Survival of the Sickest (Sharon Moalem w/ Jonathan Prince, 2007) tells of the evolutionary biology of disease, focusing largely on how the adaptations your ancestors evolved to meet the hardships of their environment can make you sick centuries or millenia later. To pick a simple example, as a person of Northern European descent, I'm more prone to skin cancer because my ancestors evolved light skin to make vitamin D more efficiently from weak northern sunlight. But on the other side of the coin, African-Americans who live in places like Seattle are more prone to certain cancers than those living in Miami, because the darker your skin, the more likely you are to have a vitamin D deficiency if you live in the north, which increases your predisposition toward cancer. And it's speculated that I'm more prone to type 2 diabetes because elevated blood sugar may have helped my ancestors survive the cold of an Ice Age winter close to the glacier line. Super-tasters? Less likely to accidentally ingest poison.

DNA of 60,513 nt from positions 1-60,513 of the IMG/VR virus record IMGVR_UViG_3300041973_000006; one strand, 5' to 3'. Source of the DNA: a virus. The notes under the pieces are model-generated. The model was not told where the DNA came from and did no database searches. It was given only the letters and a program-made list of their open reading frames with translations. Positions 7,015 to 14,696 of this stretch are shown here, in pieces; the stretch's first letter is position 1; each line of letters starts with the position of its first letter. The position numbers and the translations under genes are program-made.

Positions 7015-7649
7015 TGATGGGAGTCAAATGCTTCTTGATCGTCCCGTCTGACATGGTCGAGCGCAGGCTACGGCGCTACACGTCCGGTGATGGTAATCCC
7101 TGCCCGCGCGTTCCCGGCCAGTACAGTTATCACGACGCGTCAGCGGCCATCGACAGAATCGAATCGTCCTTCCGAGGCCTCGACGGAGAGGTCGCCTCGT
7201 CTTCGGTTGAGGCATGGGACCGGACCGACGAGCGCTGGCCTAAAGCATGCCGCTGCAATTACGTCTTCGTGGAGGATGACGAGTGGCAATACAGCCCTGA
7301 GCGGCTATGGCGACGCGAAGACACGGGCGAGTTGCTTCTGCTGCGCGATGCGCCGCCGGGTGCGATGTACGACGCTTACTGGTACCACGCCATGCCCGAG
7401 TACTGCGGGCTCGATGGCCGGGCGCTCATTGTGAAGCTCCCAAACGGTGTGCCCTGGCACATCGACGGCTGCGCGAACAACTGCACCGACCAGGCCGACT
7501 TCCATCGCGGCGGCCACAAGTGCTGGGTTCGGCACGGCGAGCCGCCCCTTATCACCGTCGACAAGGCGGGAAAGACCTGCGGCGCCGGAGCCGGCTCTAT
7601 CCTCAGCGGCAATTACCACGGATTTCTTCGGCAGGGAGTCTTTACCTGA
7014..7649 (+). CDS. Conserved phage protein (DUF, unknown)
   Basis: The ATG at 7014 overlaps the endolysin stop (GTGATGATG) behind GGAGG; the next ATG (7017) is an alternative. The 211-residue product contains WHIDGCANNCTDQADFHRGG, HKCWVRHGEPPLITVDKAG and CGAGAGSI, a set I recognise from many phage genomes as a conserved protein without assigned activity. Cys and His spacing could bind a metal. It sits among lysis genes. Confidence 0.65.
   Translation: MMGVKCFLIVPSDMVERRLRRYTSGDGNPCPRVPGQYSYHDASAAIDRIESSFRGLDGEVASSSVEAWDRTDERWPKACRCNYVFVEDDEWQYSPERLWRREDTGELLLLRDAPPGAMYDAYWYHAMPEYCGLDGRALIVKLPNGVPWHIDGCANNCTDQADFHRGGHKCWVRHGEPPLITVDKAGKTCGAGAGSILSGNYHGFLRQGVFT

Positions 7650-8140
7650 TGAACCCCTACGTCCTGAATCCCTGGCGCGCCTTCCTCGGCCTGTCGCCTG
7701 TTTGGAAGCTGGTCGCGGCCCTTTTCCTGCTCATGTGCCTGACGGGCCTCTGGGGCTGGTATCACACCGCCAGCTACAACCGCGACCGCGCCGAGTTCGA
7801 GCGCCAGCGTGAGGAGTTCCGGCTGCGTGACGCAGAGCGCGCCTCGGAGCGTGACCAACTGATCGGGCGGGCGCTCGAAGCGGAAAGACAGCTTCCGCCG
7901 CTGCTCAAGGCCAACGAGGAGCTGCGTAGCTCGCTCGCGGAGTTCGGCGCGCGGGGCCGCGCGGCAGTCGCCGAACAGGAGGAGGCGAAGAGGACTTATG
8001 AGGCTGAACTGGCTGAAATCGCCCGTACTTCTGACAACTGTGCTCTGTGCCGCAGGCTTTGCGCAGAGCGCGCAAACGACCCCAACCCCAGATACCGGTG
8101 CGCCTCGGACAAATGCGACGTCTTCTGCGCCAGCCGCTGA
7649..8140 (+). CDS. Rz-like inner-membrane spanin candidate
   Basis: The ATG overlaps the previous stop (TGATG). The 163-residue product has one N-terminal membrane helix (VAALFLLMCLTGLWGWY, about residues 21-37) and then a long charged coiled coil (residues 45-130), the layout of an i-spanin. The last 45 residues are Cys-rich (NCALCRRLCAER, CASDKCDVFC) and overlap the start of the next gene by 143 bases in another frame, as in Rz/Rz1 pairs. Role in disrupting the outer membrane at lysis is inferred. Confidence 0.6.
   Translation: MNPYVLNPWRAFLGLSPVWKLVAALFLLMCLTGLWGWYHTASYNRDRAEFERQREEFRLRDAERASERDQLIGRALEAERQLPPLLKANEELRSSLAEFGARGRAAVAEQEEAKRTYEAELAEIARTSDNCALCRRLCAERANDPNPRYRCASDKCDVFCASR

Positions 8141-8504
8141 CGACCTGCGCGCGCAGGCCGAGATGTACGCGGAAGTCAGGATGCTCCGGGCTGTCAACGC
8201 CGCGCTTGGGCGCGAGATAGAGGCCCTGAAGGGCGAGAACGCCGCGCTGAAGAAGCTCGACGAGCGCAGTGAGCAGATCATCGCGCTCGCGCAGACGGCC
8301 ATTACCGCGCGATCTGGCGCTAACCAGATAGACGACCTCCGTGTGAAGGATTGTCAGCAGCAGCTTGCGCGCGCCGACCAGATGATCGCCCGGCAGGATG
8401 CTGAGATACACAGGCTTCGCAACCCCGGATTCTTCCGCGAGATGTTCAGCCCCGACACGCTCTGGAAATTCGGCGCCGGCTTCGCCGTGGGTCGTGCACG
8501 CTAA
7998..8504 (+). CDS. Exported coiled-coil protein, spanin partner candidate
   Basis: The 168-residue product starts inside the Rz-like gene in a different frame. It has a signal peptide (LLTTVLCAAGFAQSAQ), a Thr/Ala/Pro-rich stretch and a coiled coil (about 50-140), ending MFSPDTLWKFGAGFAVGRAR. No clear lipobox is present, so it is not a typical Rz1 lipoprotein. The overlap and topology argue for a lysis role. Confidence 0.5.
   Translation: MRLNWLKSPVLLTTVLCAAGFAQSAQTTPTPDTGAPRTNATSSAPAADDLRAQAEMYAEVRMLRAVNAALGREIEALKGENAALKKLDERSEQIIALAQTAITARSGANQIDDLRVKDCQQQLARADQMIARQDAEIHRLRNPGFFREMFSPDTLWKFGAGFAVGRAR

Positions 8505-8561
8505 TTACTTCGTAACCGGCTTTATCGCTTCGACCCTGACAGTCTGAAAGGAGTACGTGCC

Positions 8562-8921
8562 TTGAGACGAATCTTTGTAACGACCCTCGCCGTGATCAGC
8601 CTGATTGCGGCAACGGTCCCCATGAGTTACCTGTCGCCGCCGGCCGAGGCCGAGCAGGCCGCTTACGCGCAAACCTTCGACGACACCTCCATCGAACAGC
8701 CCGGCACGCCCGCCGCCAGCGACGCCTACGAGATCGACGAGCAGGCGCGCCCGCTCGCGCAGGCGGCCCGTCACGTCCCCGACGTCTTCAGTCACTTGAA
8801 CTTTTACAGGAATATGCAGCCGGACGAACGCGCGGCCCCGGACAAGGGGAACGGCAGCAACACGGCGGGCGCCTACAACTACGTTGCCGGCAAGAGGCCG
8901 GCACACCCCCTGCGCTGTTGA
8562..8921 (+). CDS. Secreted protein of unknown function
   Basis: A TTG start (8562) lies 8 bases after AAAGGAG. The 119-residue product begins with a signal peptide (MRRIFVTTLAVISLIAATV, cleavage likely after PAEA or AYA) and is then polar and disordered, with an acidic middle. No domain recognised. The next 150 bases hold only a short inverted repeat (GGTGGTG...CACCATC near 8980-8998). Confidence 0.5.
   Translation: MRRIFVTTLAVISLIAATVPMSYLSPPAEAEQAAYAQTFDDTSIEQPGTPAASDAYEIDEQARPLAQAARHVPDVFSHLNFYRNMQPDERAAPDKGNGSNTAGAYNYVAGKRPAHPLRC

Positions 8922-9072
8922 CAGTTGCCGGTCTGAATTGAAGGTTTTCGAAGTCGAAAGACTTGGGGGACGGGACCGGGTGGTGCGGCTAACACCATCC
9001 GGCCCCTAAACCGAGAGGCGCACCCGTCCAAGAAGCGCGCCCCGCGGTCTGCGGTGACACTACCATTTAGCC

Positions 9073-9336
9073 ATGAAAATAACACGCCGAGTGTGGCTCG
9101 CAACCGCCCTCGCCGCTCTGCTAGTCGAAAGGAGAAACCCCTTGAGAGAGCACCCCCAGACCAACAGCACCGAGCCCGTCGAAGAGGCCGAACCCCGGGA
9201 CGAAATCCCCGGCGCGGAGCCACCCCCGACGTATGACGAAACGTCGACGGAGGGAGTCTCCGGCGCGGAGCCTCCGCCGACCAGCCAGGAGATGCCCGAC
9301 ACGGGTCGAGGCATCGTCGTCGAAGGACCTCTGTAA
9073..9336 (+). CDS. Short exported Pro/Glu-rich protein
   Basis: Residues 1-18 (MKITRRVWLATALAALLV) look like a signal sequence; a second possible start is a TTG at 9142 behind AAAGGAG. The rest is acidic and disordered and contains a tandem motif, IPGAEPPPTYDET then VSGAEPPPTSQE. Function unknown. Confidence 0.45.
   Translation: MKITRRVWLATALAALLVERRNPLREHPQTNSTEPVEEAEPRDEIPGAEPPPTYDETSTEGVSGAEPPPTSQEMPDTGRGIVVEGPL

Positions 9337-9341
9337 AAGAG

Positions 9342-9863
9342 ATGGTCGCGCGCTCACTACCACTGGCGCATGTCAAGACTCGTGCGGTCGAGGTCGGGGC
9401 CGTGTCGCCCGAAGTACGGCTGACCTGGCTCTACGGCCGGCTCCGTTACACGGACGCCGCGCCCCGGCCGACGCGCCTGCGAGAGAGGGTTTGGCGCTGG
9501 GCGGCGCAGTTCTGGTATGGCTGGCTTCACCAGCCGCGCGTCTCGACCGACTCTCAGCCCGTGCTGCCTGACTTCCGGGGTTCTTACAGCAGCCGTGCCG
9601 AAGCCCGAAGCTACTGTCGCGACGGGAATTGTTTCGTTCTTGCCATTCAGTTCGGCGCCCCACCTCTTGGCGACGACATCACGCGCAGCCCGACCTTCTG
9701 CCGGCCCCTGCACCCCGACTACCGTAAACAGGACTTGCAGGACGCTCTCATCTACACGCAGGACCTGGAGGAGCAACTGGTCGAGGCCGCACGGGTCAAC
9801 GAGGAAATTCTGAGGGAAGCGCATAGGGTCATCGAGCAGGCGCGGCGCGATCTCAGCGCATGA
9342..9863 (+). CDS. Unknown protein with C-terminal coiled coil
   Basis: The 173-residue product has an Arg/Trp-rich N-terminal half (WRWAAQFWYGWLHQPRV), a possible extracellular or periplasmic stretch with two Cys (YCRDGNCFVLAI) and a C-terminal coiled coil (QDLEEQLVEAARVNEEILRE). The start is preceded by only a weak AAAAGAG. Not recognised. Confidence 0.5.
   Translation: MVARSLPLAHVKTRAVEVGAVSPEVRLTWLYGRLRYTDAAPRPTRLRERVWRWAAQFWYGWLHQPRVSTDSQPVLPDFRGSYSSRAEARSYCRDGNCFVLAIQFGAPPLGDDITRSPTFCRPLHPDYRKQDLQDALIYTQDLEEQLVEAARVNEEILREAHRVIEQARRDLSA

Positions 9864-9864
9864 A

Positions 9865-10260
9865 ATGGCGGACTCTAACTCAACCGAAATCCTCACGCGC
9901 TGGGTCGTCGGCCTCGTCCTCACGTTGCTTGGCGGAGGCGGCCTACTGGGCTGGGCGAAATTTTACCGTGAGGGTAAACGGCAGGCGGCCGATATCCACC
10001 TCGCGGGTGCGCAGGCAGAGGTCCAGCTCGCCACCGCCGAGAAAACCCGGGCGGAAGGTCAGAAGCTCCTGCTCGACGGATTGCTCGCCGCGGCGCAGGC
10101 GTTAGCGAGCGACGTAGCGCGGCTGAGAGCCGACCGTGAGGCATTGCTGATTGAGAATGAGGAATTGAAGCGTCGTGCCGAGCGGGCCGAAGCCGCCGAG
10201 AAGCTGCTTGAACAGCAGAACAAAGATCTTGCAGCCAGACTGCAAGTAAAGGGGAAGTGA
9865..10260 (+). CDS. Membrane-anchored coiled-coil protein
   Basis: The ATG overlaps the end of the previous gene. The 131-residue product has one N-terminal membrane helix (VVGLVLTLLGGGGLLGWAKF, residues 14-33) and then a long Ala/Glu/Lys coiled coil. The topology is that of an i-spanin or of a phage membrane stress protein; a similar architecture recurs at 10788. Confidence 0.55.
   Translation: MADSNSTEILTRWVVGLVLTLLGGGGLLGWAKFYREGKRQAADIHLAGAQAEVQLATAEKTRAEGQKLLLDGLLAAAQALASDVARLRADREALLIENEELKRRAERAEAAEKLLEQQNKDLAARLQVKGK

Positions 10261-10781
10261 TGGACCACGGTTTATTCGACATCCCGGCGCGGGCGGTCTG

It's a fascinating read, and a quick one due to an unusually chatty and informal style--Moalem's co-author/ghostwriter is a speechwriter. The tone took a little adjusting to--I'm used to my popular science a little more scholarly. But it's a true page turner.